Therapeutic Vaccine for ALS?

Abstract & Commentary 

Source: Angelov DN, et al. Therapeutic vaccine for acute and chronic motor neuron diseases: Implications for amyotrophic lateral sclerosis. Proc Natl Acad Sci USA. 2003;100:4790-4795.

This article reports the novel observation that therapeutic vaccination with Copaxone (glatiramer acetate, Cop-1), protects motor neurons against acute and chronic neurodegenerative conditions. Angelov and colleagues examined acute degeneration after facial nerve axotomy. They found that the number of surviving motor neurons was 2-fold greater in Cop-1 vaccinated mice as compared to nonvaccinated mice. Furthermore, they found that administration of Cop-1 to transgenic mice with the G93A mutation in copper zinc superoxide dismutase significantly improves life span as compared to unmatched controls. They found an increase in life span of approximately 25% in low-expressing mice. There was also a delay in the disease onset as assessed by motor performance. An increase in life span and a high-expressing G93A SOD1 mouse line, however, did not exceed 10%. Angelov et al conclude that they have induced protective autoimmunity and that Cop-1 vaccination boosts the local immune response needed to combat destructive self-compounds associated with motor neuron death.


These results are unprecedented and certainly of interest. Angelov et al have a long-standing interest in the possibility that the initial immune response may be neuroprotective rather than neurodestructive. They have examined a number of other models previously with vaccination and have demonstrated that preimmunization prior to insults, such as mechanical crush injury or axotomy or biochemical insults with glutamate or oxidative stress, results in a neuroprotective response. They, therefore, hypothesized that the protective T-cell mediated response might be boosted without risk of an autoimmune disease induction by administrating Copolymer-1 (Copaxone), a synthetic polypeptide consisting of the amino acids tyrosine, glutamate, alanine, and lysine. This compound is presently in clinical use for multiple sclerosis. It has been shown to activate a wide range of self-reactive T cells. In a model of a chronic neurodegenerative disorder associated with optic nerve neuropathy induced by experimental glaucoma, Cop-1 vaccination significantly increased neuronal survival. The present results demonstrating that vaccination produced protection against motor neuron degeneration induced by acute facial nerve axotomy are of considerable interest. Angelov et al also found that immunization of Cop-1 at the age of 60 days into low-expressing transgenic mouse models of ALS significantly improved survival by 25%. This is a relatively good increase. However, a caveat is that this was in the low-expressing mice, which show a bigger response to a variety of therapies than the high-expressing mice. The improvement in the high-expressing mice was not impressive. Angelov et al also demonstrated that administration of Cop-1 significantly delayed the onset of impaired motor performance. The present results, therefore, suggest that Cop-1 might be a useful treatment for ALS. This is consistent with other evidence that certain immune modulators exert protective effects in transgenic mouse models of ALS. For instance, minocycline has been shown to delay the progression of symptoms in a mouse model of ALS in 3 different studies. This drug has anti-inflammatory activities, which may be related to its beneficial effects, and has now entered clinical trials. The present results are of considerable interest but need further experimental studies before they can be applied to humans. — M. Flint Beal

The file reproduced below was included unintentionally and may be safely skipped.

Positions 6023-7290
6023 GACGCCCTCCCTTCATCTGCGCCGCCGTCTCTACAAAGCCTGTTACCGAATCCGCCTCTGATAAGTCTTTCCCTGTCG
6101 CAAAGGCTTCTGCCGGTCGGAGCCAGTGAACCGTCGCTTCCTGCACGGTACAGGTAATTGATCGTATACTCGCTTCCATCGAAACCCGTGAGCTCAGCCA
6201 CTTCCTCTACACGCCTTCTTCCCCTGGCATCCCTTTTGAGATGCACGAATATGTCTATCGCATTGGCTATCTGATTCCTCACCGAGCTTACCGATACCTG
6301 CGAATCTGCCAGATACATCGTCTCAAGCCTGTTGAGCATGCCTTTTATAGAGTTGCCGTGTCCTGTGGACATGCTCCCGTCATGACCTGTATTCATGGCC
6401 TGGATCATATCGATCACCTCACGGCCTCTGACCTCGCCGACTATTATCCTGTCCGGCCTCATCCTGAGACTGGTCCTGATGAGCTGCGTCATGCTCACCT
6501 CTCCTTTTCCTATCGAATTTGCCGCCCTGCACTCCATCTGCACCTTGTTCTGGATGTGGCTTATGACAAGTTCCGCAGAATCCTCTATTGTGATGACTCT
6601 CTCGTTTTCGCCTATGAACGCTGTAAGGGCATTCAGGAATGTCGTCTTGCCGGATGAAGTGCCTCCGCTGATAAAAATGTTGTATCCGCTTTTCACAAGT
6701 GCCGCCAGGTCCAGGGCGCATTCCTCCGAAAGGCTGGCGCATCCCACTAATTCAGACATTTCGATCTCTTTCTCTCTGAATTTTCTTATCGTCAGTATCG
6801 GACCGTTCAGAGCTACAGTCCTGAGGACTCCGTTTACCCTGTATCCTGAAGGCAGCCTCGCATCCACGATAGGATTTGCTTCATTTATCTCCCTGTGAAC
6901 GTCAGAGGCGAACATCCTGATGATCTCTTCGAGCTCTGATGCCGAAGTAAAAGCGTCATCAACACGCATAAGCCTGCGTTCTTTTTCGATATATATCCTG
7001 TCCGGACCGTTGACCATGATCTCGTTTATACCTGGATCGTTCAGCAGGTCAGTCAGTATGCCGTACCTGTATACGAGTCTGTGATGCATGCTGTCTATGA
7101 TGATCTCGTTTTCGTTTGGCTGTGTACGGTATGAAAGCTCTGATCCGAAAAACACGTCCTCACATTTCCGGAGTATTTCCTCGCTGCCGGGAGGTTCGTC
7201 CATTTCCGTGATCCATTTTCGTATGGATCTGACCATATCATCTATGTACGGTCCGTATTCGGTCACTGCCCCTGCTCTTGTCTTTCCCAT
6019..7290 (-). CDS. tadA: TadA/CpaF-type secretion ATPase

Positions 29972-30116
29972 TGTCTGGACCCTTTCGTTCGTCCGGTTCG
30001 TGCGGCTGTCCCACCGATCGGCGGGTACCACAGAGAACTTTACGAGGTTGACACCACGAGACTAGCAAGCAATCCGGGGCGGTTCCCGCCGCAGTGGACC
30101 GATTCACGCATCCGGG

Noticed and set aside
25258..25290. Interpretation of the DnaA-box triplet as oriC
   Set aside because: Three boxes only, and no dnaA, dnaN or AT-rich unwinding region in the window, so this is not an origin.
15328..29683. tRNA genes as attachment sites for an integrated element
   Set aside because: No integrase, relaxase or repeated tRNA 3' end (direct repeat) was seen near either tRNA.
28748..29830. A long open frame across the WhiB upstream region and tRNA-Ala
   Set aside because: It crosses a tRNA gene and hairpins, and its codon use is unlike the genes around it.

Dr. Beal is Professor and Chairman; Department of Neurology; Cornell University Medical College, New York, NY.